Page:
In Malawi, the government, non-profit organizations and other stakeholders have introduced a new initiative to combat hunger. The move – called Hunger Free – is part of a worldwide campaign to eliminate hunger in poor countries. The campaign in Malawi aims to introduce laws that guarantee the right to food for all so hunger can be cut in half by the year 2015. Voice of America English to Africa Service reporter Lameck Masina in Blantyre says for the past two years, Malawi has been making progress in efforts to grow enough food to feed the country.
Statistics from agriculture experts show that this year, farmers harvested more than three million metric tons of the main staple, maize. That’s a surplus of over one million metric tons.
But despite that achievement, there are still pockets of people threatened by hunger.
The hardest hit areas include the towns of Kasungu, Nsanje Chikwawa and Karonga in the north. In Kasungu, the food shortage is largely attributed to a dry spell that lasted for months, while in the other three towns, it’s due to flooding.
The government, Action Aid and other NGO’s are working to ensure that all hungry Malawians have access to food. The government has approved the Malawi Growth and Development Strategy, part of its commitment to the goal set by the UN and AU to cut hunger and poverty in half by 2015.
Heading the effort in Malawi is Chandiwira Chisi. He’s the Governance and Campaigns Coordinator for ActionAid Malawi, with a background in demographic studies.
He says the campaign will make sure there are enough laws to guarantee that all Malawians have access to food. The laws, he says, also will aim to ensure that women have the right to own land. They’ll also help Malawians hold the government, individuals and corporations accountable under certain circumstances – such as lack of political will or mismanagement leading to a loss of access to food, water, land and seeds.
He says, “Basically, in the first place, we are saying there has to be a way (for) government (to) ensure that the gains that have been made should be sustained in the area of food and nutrition security. For instance, if we now have enough maize or enough food on the ground, is it not possible for us to come up with a law that could guarantee the realization to food for every Malawian?”
In the past, observers attributed most of the hunger problem to what they saw as the government’s failure to properly handle food items.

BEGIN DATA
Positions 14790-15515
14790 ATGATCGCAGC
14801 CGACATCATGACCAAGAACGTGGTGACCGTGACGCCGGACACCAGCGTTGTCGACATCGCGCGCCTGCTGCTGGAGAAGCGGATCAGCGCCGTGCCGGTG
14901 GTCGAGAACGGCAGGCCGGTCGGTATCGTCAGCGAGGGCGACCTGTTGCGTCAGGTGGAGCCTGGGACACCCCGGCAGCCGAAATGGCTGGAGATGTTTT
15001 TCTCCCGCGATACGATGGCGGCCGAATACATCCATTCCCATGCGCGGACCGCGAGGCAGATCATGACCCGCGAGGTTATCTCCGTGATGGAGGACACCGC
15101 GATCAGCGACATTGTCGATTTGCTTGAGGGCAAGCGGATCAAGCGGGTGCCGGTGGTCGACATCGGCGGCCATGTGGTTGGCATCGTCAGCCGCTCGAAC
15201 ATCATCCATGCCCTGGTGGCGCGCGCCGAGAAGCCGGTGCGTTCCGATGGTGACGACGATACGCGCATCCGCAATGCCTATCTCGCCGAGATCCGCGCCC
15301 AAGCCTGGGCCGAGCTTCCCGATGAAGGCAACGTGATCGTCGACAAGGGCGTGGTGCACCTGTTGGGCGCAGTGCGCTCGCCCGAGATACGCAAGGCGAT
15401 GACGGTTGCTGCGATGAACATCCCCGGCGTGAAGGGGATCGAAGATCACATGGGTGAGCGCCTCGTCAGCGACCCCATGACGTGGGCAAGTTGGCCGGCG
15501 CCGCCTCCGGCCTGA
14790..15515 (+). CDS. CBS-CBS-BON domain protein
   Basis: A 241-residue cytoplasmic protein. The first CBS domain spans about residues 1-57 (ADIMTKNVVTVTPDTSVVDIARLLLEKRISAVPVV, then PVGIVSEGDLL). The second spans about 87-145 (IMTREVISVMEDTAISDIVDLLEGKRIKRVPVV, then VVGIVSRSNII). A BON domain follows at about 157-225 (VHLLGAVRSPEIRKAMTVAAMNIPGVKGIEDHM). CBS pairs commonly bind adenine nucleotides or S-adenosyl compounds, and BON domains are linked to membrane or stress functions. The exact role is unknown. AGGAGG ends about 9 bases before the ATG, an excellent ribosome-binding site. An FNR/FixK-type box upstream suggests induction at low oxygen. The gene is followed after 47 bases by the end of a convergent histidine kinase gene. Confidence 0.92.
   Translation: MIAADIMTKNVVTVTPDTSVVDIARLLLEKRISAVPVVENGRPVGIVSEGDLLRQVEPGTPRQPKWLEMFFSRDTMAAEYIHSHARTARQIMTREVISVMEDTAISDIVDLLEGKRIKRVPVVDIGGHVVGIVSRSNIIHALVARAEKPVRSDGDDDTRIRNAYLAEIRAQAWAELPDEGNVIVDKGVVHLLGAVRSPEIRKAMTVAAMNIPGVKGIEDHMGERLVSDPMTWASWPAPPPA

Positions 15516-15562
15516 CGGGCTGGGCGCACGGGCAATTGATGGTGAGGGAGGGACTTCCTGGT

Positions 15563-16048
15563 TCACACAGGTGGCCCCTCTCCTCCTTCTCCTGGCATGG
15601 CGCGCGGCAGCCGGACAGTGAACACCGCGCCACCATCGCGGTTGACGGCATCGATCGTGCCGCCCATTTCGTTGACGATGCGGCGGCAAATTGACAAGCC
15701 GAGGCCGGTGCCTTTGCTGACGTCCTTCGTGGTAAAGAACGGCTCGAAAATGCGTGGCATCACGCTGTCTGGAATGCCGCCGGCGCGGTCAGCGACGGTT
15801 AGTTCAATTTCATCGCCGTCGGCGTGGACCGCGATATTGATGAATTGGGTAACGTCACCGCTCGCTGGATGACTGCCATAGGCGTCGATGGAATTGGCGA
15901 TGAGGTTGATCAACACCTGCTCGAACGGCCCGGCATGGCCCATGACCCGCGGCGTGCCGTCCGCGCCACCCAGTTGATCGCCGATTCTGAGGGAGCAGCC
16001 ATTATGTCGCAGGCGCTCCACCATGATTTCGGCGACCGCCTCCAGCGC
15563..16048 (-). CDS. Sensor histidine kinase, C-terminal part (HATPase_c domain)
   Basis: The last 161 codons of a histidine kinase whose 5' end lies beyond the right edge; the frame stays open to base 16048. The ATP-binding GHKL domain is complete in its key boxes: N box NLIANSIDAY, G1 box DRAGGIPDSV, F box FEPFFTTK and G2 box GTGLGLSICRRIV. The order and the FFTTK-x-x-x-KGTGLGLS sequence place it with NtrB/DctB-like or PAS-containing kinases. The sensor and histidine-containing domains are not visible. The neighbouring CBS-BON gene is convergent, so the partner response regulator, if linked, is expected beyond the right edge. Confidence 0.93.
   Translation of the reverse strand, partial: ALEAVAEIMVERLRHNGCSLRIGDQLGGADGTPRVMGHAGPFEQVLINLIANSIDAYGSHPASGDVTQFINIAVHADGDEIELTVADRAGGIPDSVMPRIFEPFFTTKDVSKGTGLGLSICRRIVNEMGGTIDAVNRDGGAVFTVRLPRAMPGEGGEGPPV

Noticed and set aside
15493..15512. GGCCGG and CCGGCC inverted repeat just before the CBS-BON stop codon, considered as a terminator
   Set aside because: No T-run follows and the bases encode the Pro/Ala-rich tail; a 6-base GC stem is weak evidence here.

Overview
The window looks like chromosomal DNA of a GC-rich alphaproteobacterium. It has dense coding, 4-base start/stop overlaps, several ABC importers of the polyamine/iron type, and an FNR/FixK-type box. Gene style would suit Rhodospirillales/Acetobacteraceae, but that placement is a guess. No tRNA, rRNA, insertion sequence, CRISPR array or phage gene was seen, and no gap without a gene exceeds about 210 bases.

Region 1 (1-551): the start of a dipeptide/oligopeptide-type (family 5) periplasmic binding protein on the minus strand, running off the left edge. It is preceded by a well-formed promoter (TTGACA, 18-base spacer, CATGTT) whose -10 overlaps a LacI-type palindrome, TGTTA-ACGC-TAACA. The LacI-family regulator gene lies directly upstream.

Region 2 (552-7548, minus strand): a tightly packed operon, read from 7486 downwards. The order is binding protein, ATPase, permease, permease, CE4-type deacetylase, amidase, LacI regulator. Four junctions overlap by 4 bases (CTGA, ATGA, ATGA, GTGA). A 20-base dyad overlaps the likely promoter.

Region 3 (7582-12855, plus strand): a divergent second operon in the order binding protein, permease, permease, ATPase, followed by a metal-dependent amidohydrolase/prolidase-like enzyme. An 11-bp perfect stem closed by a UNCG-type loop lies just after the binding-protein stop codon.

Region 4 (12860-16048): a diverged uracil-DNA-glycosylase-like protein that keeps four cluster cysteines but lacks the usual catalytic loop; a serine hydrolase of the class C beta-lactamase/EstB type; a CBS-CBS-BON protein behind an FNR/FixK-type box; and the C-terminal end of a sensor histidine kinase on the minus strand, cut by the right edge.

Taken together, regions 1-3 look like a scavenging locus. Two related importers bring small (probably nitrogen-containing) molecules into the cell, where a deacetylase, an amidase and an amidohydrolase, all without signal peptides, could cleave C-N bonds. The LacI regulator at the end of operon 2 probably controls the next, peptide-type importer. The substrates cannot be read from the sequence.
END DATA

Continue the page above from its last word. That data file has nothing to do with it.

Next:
In 2004, the Malawian government sold the entire maize surplus to Kenya and Mozambique--a development that led to Malawi’s worst bout of hunger and to the deaths of children.
He says if adequate laws had been in place then, there would have been a mechanism for the people of Malawi to bring the issue to the government’s attention.
Another development that critics have described as a flaw in the official food policy is the government’s decision to donate some of the surplus maize to neighboring countries. This year, the government has donated five thousand metric tons each of grain in Malawi’s storage silos to Swaziland and Lesotho. It also sold 400,000 metric tons to Zimbabwe. The action – which was initially considered a goodwill gesture -- has boomeranged, and Malawi is now left with a surplus of about 80,000 tons. Agriculture experts say that’s too little to feed the 13 million Malawians in the event of another hunger crisis. But the government maintains there is enough maize to feed the population until the next harvest period.
Besides the proposed law, there are already political measures underway to improve food security.
The AU project and the New Partnership for African Development (NEPAD) is calling on countries to increase the amount of funding allotted to their ministries of agriculture.
Chisi says the government has already taken action to meet the request.
“We are aware that over the years, budgetary allocation for Ministry of Agriculture has shifted from three percent to about 13 percent. These are political commitments on the part of government and we believe with concerted effort we can be able to look at hunger as history by 2015,” he says.
Malawi’s ActionAid coordinator also says his organization, in coordination with local non-governmental organizations, is currently trying to come up with a Right to Food Bill, which is currently being drafted.
This means that Malawians will still have to wait a bit longer before their right to food is supported by legislation.
Chisi says there is no public opposition to the campaign for the law, even the government supports it. He says it should only be a matter of months before Malawians have another tool in the arsenal to ensure food is distributed fairly and responsibly.
ActionAid has launched similar campaigns in Brazil, Nigeria, Malawi, Senegal, Mozambique, Ghana and Vietnam.